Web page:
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The Return of the Bad Old Days

12:00 AM, Jun 21, 2014 • By IRWIN M. STELZER
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All of this means that barring a complete shutdown of Iraq’s industry, there is a rough demand-supply balance, the maintenance of which is in the hands of the Saudis and U.S. drillers. But the risks of a shortfall in the near- medium-term have increased, and with it the risk of higher fuel and gasoline prices that might damage recoveries here and throw the even more fragile euro economies into recession. There are already signs of pressure here on gasoline prices as the driving season begins.

Meanwhile, the markets for the products of crude oil are in turmoil. Although law here prohibits exports of domestic crude, it allows exports of refined products. American refiners have had two recent blessings. First, there is a glut of fracked oil not easily useable in U.S. refineries, and therefor available to refiners at favorable prices. Second, our refineries run on relatively cheap natural gas (another result of fracking). So the oil products they turn out have a price advantage in world markets. Which enables them to send what the trade press calls “a tidal wave” of gasoline, diesel and other refined products to Europe and elsewhere. Which is one reason BP has signed a deal with Kinder Morgan for 80 percent of the capacity of a new Texas refinery that will process U.S. crude just enough to call the output “products,” legally available for export.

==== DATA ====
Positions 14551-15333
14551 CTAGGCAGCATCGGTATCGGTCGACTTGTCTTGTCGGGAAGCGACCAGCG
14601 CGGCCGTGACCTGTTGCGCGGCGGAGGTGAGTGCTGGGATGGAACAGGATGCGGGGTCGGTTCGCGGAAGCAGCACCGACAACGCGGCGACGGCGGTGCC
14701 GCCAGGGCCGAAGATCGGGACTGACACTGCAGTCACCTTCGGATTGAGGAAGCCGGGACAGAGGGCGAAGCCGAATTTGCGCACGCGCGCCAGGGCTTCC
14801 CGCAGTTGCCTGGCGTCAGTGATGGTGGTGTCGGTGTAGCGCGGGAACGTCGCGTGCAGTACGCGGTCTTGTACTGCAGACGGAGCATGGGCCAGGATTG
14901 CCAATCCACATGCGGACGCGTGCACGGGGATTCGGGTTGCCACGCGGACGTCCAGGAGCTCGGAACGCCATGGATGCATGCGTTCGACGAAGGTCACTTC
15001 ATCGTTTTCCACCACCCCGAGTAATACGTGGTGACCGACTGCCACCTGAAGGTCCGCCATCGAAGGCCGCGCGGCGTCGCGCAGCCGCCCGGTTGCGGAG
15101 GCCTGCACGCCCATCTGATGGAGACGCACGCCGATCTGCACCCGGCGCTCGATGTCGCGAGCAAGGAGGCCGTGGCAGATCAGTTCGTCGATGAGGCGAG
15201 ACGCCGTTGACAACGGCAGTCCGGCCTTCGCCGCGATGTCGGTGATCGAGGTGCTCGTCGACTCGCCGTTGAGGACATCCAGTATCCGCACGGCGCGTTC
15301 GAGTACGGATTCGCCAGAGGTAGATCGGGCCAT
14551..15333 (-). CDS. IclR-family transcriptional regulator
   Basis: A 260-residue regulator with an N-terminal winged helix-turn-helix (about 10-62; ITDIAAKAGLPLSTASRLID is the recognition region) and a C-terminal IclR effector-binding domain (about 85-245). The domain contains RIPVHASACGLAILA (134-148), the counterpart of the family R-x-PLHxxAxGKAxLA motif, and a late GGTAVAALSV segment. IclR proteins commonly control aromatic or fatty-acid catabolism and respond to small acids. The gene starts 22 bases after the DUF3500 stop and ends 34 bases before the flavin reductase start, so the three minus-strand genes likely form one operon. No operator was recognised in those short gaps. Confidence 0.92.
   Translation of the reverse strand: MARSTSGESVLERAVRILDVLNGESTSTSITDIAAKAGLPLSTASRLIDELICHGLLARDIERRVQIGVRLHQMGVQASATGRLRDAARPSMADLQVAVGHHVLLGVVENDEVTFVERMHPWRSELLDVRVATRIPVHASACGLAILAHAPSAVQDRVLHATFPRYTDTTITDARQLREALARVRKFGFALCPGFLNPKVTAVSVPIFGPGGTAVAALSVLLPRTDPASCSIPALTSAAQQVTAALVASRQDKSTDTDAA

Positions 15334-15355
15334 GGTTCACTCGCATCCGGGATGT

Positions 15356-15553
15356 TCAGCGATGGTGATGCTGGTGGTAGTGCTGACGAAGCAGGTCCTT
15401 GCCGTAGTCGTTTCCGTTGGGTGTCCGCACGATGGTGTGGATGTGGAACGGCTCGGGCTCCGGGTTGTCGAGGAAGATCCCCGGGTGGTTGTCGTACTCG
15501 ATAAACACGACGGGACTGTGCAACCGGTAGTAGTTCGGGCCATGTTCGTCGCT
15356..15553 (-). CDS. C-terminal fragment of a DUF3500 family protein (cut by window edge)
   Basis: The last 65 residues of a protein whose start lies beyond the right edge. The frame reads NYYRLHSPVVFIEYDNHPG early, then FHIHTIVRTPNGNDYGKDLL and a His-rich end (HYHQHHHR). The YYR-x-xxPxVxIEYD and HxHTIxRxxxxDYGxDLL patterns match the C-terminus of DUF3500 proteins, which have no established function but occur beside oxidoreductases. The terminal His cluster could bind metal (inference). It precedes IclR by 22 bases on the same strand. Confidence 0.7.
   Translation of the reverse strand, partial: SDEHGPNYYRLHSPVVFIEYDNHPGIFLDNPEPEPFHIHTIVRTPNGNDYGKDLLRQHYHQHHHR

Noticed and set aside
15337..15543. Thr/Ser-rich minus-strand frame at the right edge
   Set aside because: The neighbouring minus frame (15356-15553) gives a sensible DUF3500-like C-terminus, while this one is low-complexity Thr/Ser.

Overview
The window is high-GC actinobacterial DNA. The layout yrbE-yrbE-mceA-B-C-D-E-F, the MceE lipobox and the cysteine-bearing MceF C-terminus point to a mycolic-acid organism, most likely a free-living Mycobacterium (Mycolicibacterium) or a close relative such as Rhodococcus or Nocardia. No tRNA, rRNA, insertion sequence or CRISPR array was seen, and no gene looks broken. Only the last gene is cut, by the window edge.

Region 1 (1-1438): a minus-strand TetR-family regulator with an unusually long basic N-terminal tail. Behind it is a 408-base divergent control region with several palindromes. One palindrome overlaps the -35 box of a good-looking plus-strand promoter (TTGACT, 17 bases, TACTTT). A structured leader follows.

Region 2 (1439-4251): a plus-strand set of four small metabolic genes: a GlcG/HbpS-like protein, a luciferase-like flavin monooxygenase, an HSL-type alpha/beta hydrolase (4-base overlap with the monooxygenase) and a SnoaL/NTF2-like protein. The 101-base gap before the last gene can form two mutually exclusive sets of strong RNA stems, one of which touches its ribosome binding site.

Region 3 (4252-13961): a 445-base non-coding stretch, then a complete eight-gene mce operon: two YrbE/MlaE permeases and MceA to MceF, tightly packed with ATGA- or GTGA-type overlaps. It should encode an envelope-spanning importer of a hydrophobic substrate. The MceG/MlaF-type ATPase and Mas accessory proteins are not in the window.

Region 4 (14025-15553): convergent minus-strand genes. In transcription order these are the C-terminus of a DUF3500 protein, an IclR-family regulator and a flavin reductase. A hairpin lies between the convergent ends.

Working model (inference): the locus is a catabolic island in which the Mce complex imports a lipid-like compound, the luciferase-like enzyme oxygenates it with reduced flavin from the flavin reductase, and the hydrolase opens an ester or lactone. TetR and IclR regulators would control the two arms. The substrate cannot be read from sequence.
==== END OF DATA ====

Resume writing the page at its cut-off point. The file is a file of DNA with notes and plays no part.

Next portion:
As always, sudden change in oil markets has geopolitical as well as economic effects.

·     The administration believes it is in our interests to allow Iran to increase crude sales so as to hold oil prices down and prevent a further slowing of our economic recovery, and to encourage the mullahs to provide military aid to Iraq, and so is accelerating the exploration of common interests with our long-time foe.

·     Any threat of an oil shortage inevitably weakens Israel’s standing with consuming countries, ever-willing to blame any problem on Israel, and increases Saudi clout.

·     Higher oil prices strengthen Russia’s economy.

Then there is the as-yet remote possibility of a complete ISIS takeover of Iraq’s oil fields—that would give the militants control over the price of oil and the fate of Western economies.

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